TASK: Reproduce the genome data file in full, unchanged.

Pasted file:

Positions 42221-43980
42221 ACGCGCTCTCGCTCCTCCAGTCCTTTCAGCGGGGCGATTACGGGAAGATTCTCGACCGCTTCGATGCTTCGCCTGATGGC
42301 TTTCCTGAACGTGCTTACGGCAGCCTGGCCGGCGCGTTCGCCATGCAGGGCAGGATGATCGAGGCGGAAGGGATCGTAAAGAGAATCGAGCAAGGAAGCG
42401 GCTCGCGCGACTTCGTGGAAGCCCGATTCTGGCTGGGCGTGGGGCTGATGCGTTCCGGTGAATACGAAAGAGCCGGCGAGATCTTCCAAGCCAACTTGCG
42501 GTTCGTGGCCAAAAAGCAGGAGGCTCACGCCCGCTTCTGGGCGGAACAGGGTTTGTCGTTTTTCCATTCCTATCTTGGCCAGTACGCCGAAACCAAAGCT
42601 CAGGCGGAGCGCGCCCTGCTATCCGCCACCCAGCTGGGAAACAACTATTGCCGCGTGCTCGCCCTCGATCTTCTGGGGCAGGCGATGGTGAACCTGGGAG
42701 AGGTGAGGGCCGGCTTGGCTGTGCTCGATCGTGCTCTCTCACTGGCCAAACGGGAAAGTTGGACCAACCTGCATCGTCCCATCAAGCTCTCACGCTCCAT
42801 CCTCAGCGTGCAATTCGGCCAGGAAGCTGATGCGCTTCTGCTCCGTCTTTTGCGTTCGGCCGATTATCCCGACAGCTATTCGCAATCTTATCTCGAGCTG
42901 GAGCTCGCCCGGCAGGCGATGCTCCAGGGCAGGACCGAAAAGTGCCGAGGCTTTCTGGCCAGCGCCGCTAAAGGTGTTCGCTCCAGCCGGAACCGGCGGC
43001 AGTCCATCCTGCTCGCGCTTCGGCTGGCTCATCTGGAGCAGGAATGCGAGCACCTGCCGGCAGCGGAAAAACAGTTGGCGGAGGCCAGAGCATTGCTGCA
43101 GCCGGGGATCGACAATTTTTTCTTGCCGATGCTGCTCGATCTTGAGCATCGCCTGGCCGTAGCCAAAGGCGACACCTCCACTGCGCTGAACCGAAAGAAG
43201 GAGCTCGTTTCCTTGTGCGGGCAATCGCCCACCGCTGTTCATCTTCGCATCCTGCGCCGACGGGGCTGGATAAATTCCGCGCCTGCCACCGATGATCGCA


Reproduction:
Positions 42221-43980
42221 ACGCGCTCTCGCTCCTCCAGTCCTTTCAGCGGGGCGATTACGGGAAGATTCTCGACCGCTTCGATGCTTCGCCTGATGGC
42301 TTTCCTGAACGTGCTTACGGCAGCCTGGCCGGCGCGTTCGCCATGCAGGGCAGGATGATCGAGGCGGAAGGGATCGTAAAGAGAATCGAGCAAGGAAGCG
42401 GCTCGCGCGACTTCGTGGAAGCCCGATTCTGGCTGGGCGTGGGGCTGATGCGTTCCGGTGAATACGAAAGAGCCGGCGAGATCTTCCAAGCCAACTTGCG
42501 GTTCGTGGCCAAAAAGCAGGAGGCTCACGCCCGCTTCTGGGCGGAACAGGGTTTGTCGTTTTTCCATTCCTATCTTGGCCAGTACGCCGAAACCAAAGCT
42601 CAGGCGGAGCGCGCCCTGCTATCCGCCACCCAGCTGGGAAACAACTATTGCCGCGTGCTCGCCCTCGATCTTCTGGGGCAGGCGATGGTGAACCTGGGAG
42701 AGGTGAGGGCCGGCTTGGCTGTGCTCGATCGTGCTCTCTCACTGGCCAAACGGGAAAGTTGGACCAACCTGCATCGTCCCATCAAGCTCTCACGCTCCAT
42801 CCTCAGCGTGCAATTCGGCCAGGAAGCTGATGCGCTTCTGCTCCGTCTTTTGCGTTCGGCCGATTATCCCGACAGCTATTCGCAATCTTATCTCGAGCTG
42901 GAGCTCGCCCGGCAGGCGATGCTCCAGGGCAGGACCGAAAAGTGCCGAGGCTTTCTGGCCAGCGCCGCTAAAGGTGTTCGCTCCAGCCGGAACCGGCGGC
43001 AGTCCATCCTGCTCGCGCTTCGGCTGGCTCATCTGGAGCAGGAATGCGAGCACCTGCCGGCAGCGGAAAAACAGTTGGCGGAGGCCAGAGCATTGCTGCA
43101 GCCGGGGATCGACAATTTTTTCTTGCCGATGCTGCTCGATCTTGAGCATCGCCTGGCCGTAGCCAAAGGCGACACCTCCACTGCGCTGAACCGAAAGAAG
43201 GAGCTCGTTTCCTTGTGCGGGCAATCGCCCACCGCTGTTCATCTTCGCATCCTGCGCCGACGGGGCTGGATAAATTCCGCGCCTGCCACCGATGATCGCA